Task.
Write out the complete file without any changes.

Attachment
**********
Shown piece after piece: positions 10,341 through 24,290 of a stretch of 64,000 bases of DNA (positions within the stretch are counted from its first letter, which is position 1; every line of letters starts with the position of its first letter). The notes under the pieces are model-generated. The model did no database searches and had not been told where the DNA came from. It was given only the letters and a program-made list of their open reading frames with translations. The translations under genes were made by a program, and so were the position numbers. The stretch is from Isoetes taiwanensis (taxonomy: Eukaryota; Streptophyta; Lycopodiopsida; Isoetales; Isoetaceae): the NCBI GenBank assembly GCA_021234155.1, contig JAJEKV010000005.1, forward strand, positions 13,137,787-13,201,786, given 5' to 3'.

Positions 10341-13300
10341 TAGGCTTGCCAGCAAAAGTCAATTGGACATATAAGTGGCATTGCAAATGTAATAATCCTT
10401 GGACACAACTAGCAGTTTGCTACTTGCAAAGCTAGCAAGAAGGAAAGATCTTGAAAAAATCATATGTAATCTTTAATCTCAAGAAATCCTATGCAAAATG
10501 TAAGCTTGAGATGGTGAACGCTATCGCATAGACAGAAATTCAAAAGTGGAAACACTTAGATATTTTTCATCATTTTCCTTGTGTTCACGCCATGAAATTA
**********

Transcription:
Shown piece after piece: positions 10,341 through 24,290 of a stretch of 64,000 bases of DNA (positions within the stretch are counted from its first letter, which is position 1; every line of letters starts with the position of its first letter). The notes under the pieces are model-generated. The model did no database searches and had not been told where the DNA came from. It was given only the letters and a program-made list of their open reading frames with translations. The translations under genes were made by a program, and so were the position numbers. The stretch is from Isoetes taiwanensis (taxonomy: Eukaryota; Streptophyta; Lycopodiopsida; Isoetales; Isoetaceae): the NCBI GenBank assembly GCA_021234155.1, contig JAJEKV010000005.1, forward strand, positions 13,137,787-13,201,786, given 5' to 3'.

Positions 10341-13300
10341 TAGGCTTGCCAGCAAAAGTCAATTGGACATATAAGTGGCATTGCAAATGTAATAATCCTT
10401 GGACACAACTAGCAGTTTGCTACTTGCAAAGCTAGCAAGAAGGAAAGATCTTGAAAAAATCATATGTAATCTTTAATCTCAAGAAATCCTATGCAAAATG
10501 TAAGCTTGAGATGGTGAACGCTATCGCATAGACAGAAATTCAAAAGTGGAAACACTTAGATATTTTTCATCATTTTCCTTGTGTTCACGCCATGAAATTA